In the meantime, in the YouTube video below The Ear offers the first movement from the “Afro-American Symphony” by the underperformed  black American composer William Grant Still (1874-1954):


Classical music: Twin-sister pianists, the Naughtons return to their hometown this weekend to perform a Mozart concerto with the Madison Symphony Orchestra. The powerful Symphony No. 5 by Shostakovich is also on the program. On Election Day, what piece of music should be played for the new president-elect?

November 8, 2016
2 Comments

ALERT: Today is ELECTION DAY. Be sure to vote. Then leave a COMMENT and maybe a YouTube link telling The Ear what piece of classical music should be played for the new president-elect — Republican Donald Trump or Democrat Hillary Clinton.

By Jacob Stockinger

The Ear has received the following announcement:

This weekend, the Madison Symphony Orchestra (MSO, below), with music director John DeMain conducting, performs two early 20th-century works. One is neglected and rarely performed while the other one is considered a powerful masterpiece,.

John DeMain and MSO from the stage Greg Anderson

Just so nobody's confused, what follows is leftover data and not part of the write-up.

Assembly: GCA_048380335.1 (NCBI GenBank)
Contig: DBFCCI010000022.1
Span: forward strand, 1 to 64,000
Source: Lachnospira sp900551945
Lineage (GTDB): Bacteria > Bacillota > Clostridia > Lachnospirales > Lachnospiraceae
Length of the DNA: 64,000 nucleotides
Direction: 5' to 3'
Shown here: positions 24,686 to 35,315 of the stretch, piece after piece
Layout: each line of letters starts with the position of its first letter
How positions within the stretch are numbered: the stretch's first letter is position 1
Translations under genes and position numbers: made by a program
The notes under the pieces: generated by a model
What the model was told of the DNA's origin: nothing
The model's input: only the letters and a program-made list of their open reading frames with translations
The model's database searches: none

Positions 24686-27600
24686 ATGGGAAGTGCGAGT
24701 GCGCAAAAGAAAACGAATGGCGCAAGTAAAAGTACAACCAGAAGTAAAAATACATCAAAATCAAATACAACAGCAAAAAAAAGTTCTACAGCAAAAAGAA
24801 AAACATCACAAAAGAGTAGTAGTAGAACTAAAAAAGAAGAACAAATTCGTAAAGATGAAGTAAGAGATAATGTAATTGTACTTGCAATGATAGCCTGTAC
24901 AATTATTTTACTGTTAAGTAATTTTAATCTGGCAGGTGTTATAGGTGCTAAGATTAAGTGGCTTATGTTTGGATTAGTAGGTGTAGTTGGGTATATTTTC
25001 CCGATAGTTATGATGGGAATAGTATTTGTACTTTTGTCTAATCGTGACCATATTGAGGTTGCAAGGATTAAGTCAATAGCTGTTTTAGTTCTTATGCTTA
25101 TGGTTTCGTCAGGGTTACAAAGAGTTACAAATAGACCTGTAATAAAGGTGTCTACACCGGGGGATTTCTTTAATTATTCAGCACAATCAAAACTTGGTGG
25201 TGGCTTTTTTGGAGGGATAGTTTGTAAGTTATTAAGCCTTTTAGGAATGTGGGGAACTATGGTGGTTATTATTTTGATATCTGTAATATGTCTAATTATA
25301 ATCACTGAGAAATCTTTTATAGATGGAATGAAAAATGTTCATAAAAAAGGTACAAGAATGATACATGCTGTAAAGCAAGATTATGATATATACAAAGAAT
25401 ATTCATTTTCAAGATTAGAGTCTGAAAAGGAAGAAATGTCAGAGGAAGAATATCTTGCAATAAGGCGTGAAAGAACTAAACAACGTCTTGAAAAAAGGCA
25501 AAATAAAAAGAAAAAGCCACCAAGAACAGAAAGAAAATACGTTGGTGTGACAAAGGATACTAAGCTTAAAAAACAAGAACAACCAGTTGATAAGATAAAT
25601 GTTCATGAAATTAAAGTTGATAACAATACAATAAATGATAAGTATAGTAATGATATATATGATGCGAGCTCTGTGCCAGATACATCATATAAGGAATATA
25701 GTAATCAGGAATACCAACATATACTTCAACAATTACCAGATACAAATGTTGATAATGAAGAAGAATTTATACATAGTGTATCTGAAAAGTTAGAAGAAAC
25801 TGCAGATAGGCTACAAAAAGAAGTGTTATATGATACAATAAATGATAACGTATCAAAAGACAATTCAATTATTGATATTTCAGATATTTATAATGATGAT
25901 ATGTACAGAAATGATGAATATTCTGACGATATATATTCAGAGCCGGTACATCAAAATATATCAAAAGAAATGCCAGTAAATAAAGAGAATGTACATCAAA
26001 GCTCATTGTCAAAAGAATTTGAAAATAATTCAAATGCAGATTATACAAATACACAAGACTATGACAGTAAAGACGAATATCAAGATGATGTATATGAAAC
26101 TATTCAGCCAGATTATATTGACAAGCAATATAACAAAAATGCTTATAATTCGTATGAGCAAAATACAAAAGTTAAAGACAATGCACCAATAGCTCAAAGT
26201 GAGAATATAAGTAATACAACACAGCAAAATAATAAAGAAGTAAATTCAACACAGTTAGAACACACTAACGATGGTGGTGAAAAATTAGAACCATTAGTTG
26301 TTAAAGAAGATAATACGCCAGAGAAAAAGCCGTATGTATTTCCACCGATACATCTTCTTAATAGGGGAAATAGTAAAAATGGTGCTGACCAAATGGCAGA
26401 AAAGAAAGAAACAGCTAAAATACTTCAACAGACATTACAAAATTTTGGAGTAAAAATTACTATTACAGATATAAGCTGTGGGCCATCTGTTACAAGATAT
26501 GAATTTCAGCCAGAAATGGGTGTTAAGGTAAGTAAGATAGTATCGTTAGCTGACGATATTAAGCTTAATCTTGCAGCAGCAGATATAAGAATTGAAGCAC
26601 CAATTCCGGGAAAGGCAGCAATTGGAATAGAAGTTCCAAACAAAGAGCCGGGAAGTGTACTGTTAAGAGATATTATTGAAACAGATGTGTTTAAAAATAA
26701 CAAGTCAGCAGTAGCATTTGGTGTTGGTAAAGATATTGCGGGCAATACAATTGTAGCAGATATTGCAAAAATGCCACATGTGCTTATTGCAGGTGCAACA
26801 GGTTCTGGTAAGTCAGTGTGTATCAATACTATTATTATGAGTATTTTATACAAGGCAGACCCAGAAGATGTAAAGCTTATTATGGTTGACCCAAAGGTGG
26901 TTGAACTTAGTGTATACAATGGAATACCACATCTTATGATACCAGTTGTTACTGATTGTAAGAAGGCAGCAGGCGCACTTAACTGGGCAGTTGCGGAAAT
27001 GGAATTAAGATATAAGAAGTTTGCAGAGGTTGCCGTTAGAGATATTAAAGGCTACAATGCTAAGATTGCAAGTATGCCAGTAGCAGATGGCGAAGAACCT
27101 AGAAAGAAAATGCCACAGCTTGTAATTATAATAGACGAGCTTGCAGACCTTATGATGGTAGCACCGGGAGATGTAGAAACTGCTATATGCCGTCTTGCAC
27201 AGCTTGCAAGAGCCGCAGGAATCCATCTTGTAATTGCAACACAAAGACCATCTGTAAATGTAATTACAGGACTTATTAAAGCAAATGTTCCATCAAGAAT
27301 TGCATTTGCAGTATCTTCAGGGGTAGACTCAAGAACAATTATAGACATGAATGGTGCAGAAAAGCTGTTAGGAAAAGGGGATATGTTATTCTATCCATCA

Madison’s very own Christina and Michelle Naughton (below) also return, for a performance of the witty and energetic Concerto for Two Pianos by Wolfgang Amadeus Mozart.

christina-and-michelle-naughton-2016

The concert begins with Le Printemps (“Spring”) by Claude Debussy, an Impressionist ode to the living.

The Naughton twins then perform the lyrical Mozart’s Concerto for Two Pianos, followed by a performance of the Symphony No. 5 by Dmitri Shostakovich. It showcases the composer’s artistic triumph over the forces of Soviet repression. This is also the piece conductor John DeMain (below, in a photo by Prasad) conducted for his impressive audition here over two decades ago.